It seems the media has taken every opportunity to spin Pope Francis' words as being veiled criticisms of his predecessor's own words, especially when it comes to liturgical and theological topics. While it's great seeing the media show meager support at times, rather than destructive criticism for a Pope at every turn, it's misguided and not really that helpful.
All the press is saying is that what makes Catholicism Catholic (liturgy, ritual, priesthood, catechesis, etc.) is irrelevant, and we should worry more about the poor and such instead—and they're taking many translated quotes from Pope Francis out of context to support their theories. This horse has been beaten to death by many well-intentioned cafeteria Catholics throughout my lifetime, and I'm quite sick of it.
James over at the Forum has written about this a few times, and his most recent post, "Criticism" of Benedict in Rio? is spot-on:
Ever since Francis was elected, the media has been relentlessly billing him as the anti-Benedict. [...]
I can't agree that a problem dogging the Catholic Church over the past forty years has been "intellectualism" or "rigid formulas". If anything, we've traded in the intellect for the purely sentimental, even saccharine. For two generations and counting, Catholics have been reared in an anti-intellectual ethos, from schools to liturgy. Have you been to a typical Catholic parish recently? It's almost all touchy-feely: name tags, silly songs, hand-holding, Father Personality and his cringeworthy jokes, backslapping, high-fives, no substance, etc. It never ends. And having attended Catholics schools for most of my youth, I can't say that "intellectualism" was a cause for many of my peers leaving the Church (which many of them did). We simply weren't taught the essentials of the faith. Period.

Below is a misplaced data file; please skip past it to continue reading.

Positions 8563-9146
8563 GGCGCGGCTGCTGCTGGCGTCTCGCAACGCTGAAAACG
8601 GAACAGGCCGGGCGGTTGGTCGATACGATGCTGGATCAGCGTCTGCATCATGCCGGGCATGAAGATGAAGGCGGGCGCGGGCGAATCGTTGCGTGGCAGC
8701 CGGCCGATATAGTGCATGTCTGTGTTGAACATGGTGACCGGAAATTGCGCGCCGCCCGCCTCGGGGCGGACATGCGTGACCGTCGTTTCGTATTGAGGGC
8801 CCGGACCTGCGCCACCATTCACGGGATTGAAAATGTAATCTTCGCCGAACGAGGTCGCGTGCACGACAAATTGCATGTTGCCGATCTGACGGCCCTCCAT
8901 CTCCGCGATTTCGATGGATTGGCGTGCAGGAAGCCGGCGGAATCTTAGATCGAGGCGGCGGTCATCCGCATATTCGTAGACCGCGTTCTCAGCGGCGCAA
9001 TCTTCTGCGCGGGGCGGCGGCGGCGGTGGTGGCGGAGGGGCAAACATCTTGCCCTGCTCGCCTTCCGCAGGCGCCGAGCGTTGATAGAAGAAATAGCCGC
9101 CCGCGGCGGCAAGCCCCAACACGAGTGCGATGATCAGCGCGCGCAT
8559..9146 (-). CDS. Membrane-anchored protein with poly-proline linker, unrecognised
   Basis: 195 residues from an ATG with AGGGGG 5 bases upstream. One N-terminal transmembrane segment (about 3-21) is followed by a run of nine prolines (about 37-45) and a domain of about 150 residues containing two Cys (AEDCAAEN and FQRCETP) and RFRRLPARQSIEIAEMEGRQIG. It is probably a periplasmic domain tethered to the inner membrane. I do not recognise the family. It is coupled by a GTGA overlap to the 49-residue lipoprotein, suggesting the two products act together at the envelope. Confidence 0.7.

Go read the full post—every word rings true for faithful Catholics in my generation. From what I've seen, Catholic parishes in the U.S. have been anything but intellectual, clerical, etc. If anything, we need to go back to our liturgical and catechetical roots to find our faith and a true relationship with Jesus before we can presume to be of any assistance to the poor or others in need!